In today’s bitterly divided American political landscape, any call for impeachment by the Democrats would be viewed by Trump loyalists as an end-around move by the party out of power to overturn the legitimate election of a president. It is a fact that a large number of American voters who are already suspicious about anything that comes out of Washington, would feel that they were cheated by a corrupt system. It would lead to chaos and further the social and political instability that we are already experiencing.
Even if the Democrats flipped the House of Representatives in November and regained power in that chamber, it would be a grave mistake to use their majority to introduce articles of impeachment. Even if that could be accomplished, getting two thirds of the Senate to find the president guilty would be impossible. Meanwhile we would have many Americans believing that all of the hysteria about a so-called “Deep State” is true.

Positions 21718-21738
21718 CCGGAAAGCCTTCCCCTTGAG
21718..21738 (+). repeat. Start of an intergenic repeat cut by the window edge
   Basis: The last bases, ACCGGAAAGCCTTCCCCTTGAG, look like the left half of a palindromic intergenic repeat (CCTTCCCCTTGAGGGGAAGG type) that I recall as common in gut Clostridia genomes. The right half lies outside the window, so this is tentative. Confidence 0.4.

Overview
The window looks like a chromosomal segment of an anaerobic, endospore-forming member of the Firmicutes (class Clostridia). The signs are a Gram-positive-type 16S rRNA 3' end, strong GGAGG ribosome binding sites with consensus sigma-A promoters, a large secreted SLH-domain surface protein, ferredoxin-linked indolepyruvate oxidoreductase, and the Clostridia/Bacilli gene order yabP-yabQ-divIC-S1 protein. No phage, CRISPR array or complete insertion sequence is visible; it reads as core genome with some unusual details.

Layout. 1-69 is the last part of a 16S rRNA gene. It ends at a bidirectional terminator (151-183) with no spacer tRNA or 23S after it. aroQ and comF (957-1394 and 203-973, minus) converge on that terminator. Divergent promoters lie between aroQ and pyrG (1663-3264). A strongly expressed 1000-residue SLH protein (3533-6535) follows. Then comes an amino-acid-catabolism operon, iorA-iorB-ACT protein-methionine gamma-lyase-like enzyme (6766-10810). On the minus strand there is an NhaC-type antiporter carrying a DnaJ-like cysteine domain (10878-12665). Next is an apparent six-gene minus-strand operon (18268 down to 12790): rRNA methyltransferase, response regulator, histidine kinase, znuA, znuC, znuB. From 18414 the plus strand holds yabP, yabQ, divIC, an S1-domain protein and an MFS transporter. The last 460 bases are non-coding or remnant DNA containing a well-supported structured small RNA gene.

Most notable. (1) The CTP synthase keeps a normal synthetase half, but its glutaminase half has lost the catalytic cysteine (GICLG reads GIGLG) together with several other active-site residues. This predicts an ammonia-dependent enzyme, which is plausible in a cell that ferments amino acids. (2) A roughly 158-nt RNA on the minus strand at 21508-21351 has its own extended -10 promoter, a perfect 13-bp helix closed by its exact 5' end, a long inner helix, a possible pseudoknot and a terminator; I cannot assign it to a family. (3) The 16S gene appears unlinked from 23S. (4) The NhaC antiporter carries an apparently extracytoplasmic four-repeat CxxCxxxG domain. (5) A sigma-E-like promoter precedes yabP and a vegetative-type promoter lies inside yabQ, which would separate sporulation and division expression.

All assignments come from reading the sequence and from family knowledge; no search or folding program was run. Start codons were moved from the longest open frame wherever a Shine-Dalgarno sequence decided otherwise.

Another factor that Democrats should consider is that just floating the idea of impeachment will become a rallying point for the Republican base. And they will work all the harder in mobilizing their supporters to prevent the anti-Trump forces from making congressional gains. In the end, talk of impeachment will just be a distraction from the real issues Democrats should be campaigning about. If it keeps up, our embattled chief executive will become a sympathetic figure. And that’s the last thing Democrats should want to happen.